Hard to believe that 2020 is coming to an end—this year has definitely been different for most of us. Let’s hope that 2021 allows us to get back to normal—whatever that might look like going forward. As you prepare for year end, there are a number of things that you can be doing to move your career to that next step:
• Work on reaching out to your network. The end of the year is a great time to catch up with people you likely haven’t seen in months—or had occasion to interact with. Send holiday cards if you’re able; and if you do so, be sure to include a personal note. It doesn’t have to be long; a sentence or two to acknowledge the recipient.
• Add your 2020 accomplishments to your resume. The end of the year is a great time to reflect on your achievements. Try to identify 2-3 ways you added value to your employer this year—and quantify it. Add those new achievements to your resume.
• Review your LinkedIn Profile. If it doesn’t include your current job, add it. If you haven’t customized your LinkedIn URL, do so (see: https://www.linkedin.com/help/linkedin/answer/87/customize-your-public-profile-url?lang=en); it will make your profile more professional—and your new LinkedIn URL to your resume. Make sure that you have a professional photo, you have key words for your industry in the About section, and your headline (the words under your name) are other than the default which lists your job title. Doing these things will likely take you less than 30 minutes.
• Assess your gaps. Are you missing a critical skill? Certification? Something else? Write down what you’re missing and make a plan to address it. For best success, take specific action: sign up for a class, find a buddy to hold you accountable, schedule time to practice what needs improvement.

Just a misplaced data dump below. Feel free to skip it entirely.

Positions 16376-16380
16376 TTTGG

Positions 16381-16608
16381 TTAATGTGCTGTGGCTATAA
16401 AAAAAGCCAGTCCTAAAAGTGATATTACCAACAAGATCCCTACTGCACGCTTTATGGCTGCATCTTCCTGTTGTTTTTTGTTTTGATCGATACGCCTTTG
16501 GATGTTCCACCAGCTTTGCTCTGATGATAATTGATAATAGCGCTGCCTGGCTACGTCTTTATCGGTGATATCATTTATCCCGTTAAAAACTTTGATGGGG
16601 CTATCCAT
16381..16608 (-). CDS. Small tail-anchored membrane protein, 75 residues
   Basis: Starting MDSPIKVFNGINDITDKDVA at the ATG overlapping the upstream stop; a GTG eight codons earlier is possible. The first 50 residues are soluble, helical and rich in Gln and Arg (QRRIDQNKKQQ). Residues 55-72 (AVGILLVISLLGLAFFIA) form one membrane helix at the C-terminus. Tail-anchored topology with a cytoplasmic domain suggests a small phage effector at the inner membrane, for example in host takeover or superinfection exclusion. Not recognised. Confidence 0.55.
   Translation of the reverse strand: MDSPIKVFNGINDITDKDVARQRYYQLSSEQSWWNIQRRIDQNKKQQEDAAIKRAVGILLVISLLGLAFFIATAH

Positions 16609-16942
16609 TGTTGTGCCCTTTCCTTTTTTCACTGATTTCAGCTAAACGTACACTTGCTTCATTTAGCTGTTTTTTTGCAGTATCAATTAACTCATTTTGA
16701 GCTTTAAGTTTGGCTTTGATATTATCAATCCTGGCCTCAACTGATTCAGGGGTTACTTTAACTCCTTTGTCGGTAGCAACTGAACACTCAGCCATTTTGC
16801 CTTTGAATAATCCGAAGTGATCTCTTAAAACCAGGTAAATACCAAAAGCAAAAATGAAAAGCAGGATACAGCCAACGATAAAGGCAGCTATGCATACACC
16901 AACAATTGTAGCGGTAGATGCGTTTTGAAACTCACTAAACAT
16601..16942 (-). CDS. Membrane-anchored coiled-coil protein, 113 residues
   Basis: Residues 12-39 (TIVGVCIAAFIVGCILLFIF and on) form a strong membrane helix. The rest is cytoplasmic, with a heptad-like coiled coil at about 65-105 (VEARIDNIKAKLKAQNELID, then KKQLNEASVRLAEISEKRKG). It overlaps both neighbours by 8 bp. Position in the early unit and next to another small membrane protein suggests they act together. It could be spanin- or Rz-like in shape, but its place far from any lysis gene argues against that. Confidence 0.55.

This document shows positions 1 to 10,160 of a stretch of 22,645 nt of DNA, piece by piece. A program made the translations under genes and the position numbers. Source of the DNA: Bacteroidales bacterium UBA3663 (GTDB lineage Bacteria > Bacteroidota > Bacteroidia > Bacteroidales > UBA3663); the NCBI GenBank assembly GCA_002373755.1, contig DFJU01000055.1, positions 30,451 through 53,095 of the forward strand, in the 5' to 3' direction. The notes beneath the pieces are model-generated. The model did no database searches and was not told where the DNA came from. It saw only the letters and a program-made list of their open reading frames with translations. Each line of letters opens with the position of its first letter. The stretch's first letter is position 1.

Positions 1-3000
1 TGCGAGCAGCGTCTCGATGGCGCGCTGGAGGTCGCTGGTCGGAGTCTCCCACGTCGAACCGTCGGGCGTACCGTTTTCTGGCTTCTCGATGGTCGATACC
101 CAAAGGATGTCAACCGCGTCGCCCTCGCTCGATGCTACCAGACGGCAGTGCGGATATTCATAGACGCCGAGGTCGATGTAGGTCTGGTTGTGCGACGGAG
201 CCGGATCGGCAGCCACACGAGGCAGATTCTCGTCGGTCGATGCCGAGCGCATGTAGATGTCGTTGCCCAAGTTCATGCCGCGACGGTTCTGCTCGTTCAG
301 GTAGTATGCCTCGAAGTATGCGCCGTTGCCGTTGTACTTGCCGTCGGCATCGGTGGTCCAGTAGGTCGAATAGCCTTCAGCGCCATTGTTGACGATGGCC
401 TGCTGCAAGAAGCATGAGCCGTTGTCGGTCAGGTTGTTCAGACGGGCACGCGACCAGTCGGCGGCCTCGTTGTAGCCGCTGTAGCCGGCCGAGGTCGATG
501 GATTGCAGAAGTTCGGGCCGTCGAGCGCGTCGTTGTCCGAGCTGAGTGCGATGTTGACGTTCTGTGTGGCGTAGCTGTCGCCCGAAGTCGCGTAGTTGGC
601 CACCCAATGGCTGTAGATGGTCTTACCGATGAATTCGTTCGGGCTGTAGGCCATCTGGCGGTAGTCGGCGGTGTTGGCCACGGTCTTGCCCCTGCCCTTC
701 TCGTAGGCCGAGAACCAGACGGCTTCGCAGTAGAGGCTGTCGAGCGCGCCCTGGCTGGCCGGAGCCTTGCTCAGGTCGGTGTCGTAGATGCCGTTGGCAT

• Unhappy in your job? First, try to figure out why. Next, assess your strengths, weaknesses, and be honest—take an assessment if you need to. Identify what you want to do and whether you have the existing skills and experience to do so. If not, make a written plan to close those gaps and implement it.
• Practice interviewing. Ask a friend or a colleague to give you a practice interview and record it. Spend 45 minutes (or longer) on your practice interview. You can use Zoom, Skype, or another platform—the platform doesn’t matter but the practice does. And when you watch your “interview,” do so critically and write down what you could do better—and practice again.
• Identify what you wish you had done this year. And resolve to do it next year.
• Prepare your answer to, “what do you do?” Everyone needs a good answer to this question. Make your answer interesting and engaging. Think about using this formula to craft your answer: what do you do/what you want to do + why you’re good at it + value you add.
Wishing you and your loved ones a safe, healthy, and joyous holiday season!